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Old 11-12-2009, 03:51 PM
 
Location: Israel, The Internet Clouds
2 posts, read 7,991 times
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eds
Quote:
Originally Posted by charolastra00 View Post
I love the UK- ... including the diversity and great culture that immigration has brought.
I guess this true to London and other big cities, and less so to small towns.
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Old 11-17-2009, 01:18 PM
 
Location: between Ath,GR & Mia,FL...
2,574 posts, read 593,165 times
Reputation: 327
England,preferably London...
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Old 11-22-2009, 12:08 AM
 
Location: Albuquerque, New Mexico
2,118 posts, read 2,310,145 times
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My friend is Norwegian and she can communicate with anyone from Sweeden, Denmark, etc..

Like what many other people said, the OP wouldn't like it in Europe (and people wouldn't like him) based on his attitude. I'll still reply to the post though..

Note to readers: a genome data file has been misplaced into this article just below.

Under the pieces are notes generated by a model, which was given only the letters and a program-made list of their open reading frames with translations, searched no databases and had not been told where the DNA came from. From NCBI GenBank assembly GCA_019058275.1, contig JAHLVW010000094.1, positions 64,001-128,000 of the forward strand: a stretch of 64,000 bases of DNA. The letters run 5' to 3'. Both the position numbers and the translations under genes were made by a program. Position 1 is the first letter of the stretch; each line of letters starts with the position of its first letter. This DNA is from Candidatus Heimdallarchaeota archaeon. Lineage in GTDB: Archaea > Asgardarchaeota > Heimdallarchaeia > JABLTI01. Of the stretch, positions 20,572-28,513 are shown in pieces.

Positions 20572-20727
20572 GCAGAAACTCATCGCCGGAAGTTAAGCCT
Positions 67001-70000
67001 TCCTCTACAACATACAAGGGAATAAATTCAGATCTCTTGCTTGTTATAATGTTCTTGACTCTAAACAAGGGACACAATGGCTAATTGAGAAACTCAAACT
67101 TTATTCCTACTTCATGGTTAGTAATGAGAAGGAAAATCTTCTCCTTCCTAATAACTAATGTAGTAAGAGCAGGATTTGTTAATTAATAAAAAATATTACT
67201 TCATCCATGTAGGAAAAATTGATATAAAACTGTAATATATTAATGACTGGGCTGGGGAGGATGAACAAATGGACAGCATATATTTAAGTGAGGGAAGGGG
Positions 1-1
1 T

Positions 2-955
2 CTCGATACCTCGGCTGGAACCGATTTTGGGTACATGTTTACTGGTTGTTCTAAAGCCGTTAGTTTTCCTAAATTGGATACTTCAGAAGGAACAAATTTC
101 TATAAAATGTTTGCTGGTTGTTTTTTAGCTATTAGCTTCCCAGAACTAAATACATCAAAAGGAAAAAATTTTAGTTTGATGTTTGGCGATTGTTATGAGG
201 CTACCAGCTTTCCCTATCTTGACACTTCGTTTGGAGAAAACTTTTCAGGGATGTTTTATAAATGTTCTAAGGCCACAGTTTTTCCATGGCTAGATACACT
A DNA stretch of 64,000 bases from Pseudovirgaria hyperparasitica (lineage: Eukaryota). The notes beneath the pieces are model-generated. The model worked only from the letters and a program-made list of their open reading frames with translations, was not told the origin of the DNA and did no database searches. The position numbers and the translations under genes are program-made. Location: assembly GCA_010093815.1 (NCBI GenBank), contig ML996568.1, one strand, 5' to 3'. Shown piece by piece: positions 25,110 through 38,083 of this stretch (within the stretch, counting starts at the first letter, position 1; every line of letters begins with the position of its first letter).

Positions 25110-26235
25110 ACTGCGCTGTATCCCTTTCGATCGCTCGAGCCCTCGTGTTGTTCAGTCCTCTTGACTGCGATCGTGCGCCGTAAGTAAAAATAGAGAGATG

England, Ireland, Northern Ireland, Wales and Scotland all speak english, obviously. Most people in the Netherlands speak great English (German and French too). Individuals in Norway, Sweeden, Finland, and Denmark have a good command of English as well (not sure about Iceland). Individuals in France and German speak English as well, although not so good and not so many people. Fewer people in Belgium speak english than in Germany and France. All other countries come last as far as second language English speaking countries.

For some reason I have found that a lot of people don't like France, but I have found France as a country and the people to be quite nice. Contrary to popular belief, people in Paris aren't that rude or arrogant.. it's like any other major city.. especially one with so many tourists. The south of France is really nice as well, laid back nice people (that goes for any place nearest the sea).

The Netherlands is a really good country. Amsterdam is filled with Brits. Other than that, there isn't really any other city in the Netherlands that is "touristy". I live in Maastricht and it's mainly an international town/city. Big international university here (a lot of Germans). It's also near the border to Germany and Belgium. Pretty small-knit community here, as far as the international students go.